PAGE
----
Following on from my last post “Don’t Forget About Your Subject Centre” I decided that another quick post highlighting some of the supportive practice of the UK Centre for Bioscience was in order.
Last year I was delighted to be short-listed for the Ed Wood teaching Award organised by the Centre. I found the entire process very supportive, unobtrusive and prompting further refection of my own teaching practice. Each of the finalists was asked to record their reflections of the process and these may be read in full in the Centre’s latest bulletin. I have quoted my reflections below.
Put simply, the Ed Wood Teaching Award process is straightforward, supportive and highly beneficial. When I applied for the award it was with a certain degree of trepidation as to what might be entailed, however I discovered that the most challenging part was completing the application form in a manner that succinctly conveyed the teaching practice I was offering up for consideration.
Once that was done and I had been shortlisted the rest of the process allowed for reflection on my own practice during the observed teaching sessions and the ensuing interviews and evaluation, culminating in the production of the case study. This part of the process I found very helpful and unobtrusive given that the teaching observations and interviews were carried out during one of the busiest times of the academic year. The case study was written by Sheryl and passed back to me for comment; the whole process being very supportive with minimal stress for the academic.
While I have benefited from a working environment where innovation in teaching and learning is encouraged, supported and rewarded, the Ed Wood Award process allowed me to gauge how my teaching practice was perceived on a national level by peers and closer to home by my own students. Applying for such awards is as one of my own colleagues described “like putting your head above the parapet”. However, in terms of reflecting on your teaching practice and having it supportively evaluated and showcased on a national level I highly recommend being involved in the Bioscience Teacher of the Year Awards!
Towards the end of last year a number of comments appeared in the blogosphere about the proposed demise of the Higher Education Academy Subject Centres. At that time my teaching was in full swing so formulating a response was limited to a few retweets on Twitter.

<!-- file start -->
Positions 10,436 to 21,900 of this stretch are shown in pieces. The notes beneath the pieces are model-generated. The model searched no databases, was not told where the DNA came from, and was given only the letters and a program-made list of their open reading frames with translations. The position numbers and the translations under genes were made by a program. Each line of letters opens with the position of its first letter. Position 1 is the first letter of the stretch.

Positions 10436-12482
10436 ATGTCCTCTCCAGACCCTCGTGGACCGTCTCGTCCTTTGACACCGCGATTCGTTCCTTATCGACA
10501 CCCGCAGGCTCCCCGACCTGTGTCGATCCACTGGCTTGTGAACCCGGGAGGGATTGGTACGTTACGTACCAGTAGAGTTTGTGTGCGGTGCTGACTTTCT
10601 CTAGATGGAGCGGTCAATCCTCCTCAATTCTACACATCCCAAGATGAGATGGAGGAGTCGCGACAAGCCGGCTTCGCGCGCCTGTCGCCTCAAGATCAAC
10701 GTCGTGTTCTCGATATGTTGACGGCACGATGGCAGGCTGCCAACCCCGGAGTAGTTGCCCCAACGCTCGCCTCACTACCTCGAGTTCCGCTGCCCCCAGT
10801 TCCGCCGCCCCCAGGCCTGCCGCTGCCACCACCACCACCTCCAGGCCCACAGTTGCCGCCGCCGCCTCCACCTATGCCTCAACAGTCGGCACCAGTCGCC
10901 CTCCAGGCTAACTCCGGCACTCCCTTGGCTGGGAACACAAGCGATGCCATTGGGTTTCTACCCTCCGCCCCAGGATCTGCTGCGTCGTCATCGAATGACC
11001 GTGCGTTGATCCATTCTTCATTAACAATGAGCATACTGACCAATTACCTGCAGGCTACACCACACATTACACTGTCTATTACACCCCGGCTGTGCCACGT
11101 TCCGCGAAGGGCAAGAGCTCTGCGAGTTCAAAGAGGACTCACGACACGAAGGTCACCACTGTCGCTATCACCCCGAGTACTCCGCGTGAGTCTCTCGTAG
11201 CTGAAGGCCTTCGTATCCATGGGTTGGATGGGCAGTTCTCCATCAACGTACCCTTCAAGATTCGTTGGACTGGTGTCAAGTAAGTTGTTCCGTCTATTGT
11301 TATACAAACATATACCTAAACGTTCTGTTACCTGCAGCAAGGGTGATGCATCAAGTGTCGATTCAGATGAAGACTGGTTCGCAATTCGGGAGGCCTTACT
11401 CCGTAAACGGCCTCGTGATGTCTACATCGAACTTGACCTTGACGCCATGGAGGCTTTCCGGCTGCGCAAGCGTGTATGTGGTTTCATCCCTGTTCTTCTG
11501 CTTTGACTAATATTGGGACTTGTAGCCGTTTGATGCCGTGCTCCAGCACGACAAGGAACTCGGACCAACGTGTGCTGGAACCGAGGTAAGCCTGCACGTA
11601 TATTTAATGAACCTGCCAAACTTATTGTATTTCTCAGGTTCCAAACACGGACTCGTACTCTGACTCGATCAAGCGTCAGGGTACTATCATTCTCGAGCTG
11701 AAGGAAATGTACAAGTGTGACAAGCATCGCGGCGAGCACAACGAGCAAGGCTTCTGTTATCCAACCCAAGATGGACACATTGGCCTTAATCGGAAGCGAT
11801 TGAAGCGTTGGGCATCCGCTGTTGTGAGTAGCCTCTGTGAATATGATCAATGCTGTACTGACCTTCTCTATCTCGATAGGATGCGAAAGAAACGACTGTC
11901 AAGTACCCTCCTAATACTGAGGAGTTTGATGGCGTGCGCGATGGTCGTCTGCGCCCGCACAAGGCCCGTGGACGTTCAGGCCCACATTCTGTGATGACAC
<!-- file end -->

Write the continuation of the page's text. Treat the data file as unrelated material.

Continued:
I now have time to write a few more words. As a departmental rep for the UK Centre for Bioscience and participant in some of its events I found the announcement incredulous given the impact and usefulness of the activities of the Centre. The Centre has been hugely supportive of teaching in the Biosciences and has produced a number of very useful guides and resources to support lecturers. Its Bioscience Education journal is an excellent platform for the dissemination of good practice in teaching and learning, and in recognition of excellence in teaching there is the highly supportive process that defines the Ed Wood teaching award (now Bioscience Teacher of the Year Award). All these along with the myriad of useful workshops, conferences and events organised by the Centre make the decision to cease funding all the more unbelievable.
Other bloggers weighed in early with their responses such as Chris Wilmott who wrote his “Obituary The Death of a Dear Friend?” For me that could be extended to “two dear friends” as I have also in the past participated in the Variety in Chemistry Education events run jointly by the Royal Society of Chemistry and the Physical Sciences Subject Centre. Both Centres have been hugely successful in supporting teaching and innovation in teaching.
In the wake of the announcement a petition was launched to help save the Subject Centres and over 790 signatures have been received to date. This is further testament to the depth of feeling that exists around the issue.
In my assessment the Higher Education Academy will have it’s work cut out in trying to inculcate centrally the supportive environment that already exists through the Subject Centres.
Despite the bad news it is great to see the Bioscience Centre forging ahead with many great events in support of teaching. In many regards, on the surface at least, keeping calm and carrying on.